Bill Altnow slept with the police scanner on. Big news, he knew, could happen at any moment. When it did, Altnow was there to capture it.

The longtime photographer for the Free Press in Mankato skipped sleep, vacations and even church to shoot the protests, crashes, fires and football games that defined south-central Minnesota, becoming an intrinsic part of the region’s history himself. Altnow died at his North Mankato, Minn., home Jan. 8. He was 79 years old.

“He was in the right place at the right time many, many times — too many times to be lucky,” said John Cross, photo editor for the Free Press. “His life, his family was really the Free Press. He ate slept and breathed the newspaper business.”

Born in Mankato, Altnow began shooting photos in high school. After attending Mankato State University for two years, he left for a bit — to shoot for the Worthington Daily Globe — but then returned in 1957 to become the Free Press’ first full-time photographer.

Three cameras perpetually hung around his neck. Then there were light meters, battery cases and rolls of film clipped to his belt and “various parts of his clothing,” said Phyllis Jacobs Griekspoor, who worked at the paper from 1972 to 1980. “It amazed me that his pants stayed up.”

After becoming the news editor, she regularly arrived at work at 5:30 a.m. to discover fresh photographs on her desk — Altnow’s shots from just a few hours before.

“He was out at all the crashes, day and night,” said Philip Hodapp, who worked for the State Patrol for 34 years and retired as a lieutenant. In the cold, too, “his jacket not even buttoned,” Hodapp said.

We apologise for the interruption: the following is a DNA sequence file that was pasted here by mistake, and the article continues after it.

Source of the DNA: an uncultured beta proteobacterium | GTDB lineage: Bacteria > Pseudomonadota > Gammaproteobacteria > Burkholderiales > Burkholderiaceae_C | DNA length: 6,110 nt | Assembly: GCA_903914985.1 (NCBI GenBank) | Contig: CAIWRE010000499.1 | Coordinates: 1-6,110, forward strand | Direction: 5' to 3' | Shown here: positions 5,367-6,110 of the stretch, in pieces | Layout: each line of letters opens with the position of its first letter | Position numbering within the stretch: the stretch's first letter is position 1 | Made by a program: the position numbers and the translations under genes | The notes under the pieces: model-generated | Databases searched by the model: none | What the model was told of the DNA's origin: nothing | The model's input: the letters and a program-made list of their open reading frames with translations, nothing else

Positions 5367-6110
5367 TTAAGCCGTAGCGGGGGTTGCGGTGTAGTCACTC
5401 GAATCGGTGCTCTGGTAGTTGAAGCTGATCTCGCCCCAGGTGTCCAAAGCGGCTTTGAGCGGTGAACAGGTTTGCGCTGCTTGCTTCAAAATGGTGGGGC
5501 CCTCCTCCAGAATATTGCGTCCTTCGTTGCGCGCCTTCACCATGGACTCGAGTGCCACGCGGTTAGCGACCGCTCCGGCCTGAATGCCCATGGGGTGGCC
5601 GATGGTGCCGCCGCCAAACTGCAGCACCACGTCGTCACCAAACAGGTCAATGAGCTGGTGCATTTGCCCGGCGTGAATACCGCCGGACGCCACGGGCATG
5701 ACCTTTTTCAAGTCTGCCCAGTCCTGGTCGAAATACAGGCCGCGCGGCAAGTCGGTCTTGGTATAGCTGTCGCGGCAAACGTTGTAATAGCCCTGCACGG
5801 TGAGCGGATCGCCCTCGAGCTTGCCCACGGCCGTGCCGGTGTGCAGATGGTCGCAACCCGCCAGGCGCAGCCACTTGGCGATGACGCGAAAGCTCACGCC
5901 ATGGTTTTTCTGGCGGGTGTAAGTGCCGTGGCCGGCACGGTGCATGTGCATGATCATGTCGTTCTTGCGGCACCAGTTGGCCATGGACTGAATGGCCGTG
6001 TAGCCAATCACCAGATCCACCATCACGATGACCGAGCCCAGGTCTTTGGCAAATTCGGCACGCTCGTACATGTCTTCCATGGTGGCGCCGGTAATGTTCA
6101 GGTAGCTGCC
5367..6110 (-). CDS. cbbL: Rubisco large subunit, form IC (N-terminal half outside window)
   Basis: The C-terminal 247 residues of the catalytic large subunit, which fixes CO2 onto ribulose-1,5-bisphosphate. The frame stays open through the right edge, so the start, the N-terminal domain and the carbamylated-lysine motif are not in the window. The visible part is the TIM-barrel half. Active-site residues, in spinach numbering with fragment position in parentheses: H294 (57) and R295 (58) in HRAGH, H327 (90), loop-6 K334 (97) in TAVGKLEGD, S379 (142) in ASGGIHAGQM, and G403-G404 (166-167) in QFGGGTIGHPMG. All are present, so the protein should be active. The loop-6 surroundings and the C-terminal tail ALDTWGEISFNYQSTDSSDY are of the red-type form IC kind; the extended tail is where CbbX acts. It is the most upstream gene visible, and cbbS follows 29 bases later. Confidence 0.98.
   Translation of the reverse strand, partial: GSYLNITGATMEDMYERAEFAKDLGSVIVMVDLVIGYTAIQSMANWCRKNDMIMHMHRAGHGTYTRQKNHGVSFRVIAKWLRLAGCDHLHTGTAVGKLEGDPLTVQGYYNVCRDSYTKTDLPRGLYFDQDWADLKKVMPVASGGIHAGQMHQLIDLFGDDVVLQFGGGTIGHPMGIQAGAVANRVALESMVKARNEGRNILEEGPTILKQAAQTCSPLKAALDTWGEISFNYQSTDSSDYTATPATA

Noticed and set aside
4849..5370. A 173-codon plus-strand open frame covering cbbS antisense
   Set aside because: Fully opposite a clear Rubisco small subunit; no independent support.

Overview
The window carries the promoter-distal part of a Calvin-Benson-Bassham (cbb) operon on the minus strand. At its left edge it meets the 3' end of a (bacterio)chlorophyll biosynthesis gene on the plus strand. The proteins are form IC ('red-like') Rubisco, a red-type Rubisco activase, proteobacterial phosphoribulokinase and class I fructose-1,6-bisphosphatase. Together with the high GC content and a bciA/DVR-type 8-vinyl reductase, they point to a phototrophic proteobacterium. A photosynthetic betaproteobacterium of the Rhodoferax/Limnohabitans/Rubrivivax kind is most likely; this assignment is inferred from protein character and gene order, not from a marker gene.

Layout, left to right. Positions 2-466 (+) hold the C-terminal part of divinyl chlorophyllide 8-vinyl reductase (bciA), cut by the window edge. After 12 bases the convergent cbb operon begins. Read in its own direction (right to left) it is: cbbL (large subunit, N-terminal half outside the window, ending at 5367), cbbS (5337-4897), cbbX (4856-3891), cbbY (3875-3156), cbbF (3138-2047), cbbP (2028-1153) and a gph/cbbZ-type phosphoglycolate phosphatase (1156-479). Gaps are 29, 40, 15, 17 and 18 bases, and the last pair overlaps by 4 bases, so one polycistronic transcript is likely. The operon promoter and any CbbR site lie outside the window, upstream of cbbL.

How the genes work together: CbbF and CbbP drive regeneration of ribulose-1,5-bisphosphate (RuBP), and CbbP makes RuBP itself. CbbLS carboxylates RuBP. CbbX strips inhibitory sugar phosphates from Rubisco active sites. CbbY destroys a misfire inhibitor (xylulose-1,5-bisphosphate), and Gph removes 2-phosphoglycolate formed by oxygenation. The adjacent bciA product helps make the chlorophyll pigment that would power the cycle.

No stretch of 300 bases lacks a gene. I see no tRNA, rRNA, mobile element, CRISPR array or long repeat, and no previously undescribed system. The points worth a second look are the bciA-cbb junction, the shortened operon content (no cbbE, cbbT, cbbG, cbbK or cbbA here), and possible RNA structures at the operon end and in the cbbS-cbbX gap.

Each time, Altnow made sure to take the photos the officers needed, too. Then he’d return to the newspaper headquarters “at 2, 3, 4 in the morning to develop the pictures and make copies for us,” Hodapp said. “What a gentleman he was.”

Altnow never tired of being first to a scene, Jacobs Griekspoor said. “I think he liked feeling like an integral part of everything, an essential piece of the puzzle.”

But “especially on the real serious crashes, you always sensed his humanity, how badly he felt for people,” Hodapp said. “There’s no question about that.”

Altnow took one of his best-known photographs during the Vietnam War protests in the early 1970s — of a man on a motorcycle running over a prone protester who was blocking the street, according to the Free Press.

“Altnow said it happened so fast he literally shot the picture from the hip,” the newspaper said. The image won first place in the Associated Press contest.

Altnow was no fly-on-the-wall photographer — partly because he couldn’t be. “He was as wide as he was tall,” Jacobs Griekspoor said, laughing. He joked about his size, and accompanying failed diets, with the same odd sense of humor he brought to most subjects.

His co-workers collected his quips: “They say the human body is worth $1.98 — but me, I’m worth 6 dollars.” “We’re all idiots in various areas.” “I’d give my left arm to be ambidextrous.”

In his first year at the Free Press, Altnow took a week off to go fishing. It was his first and last vacation. By the time he retired, after 35 years at the paper, he had forgone two years and 48 weeks worth of vacation time, Cross said.

Altnow retired only because of hip and knee problems, he said, and never fully left.

“He still had the scanners,” Cross said. “And when there was news, he’d call with regularity at inconvenient and uncivilized times.”

He is survived by numerous cousins. Services will be private.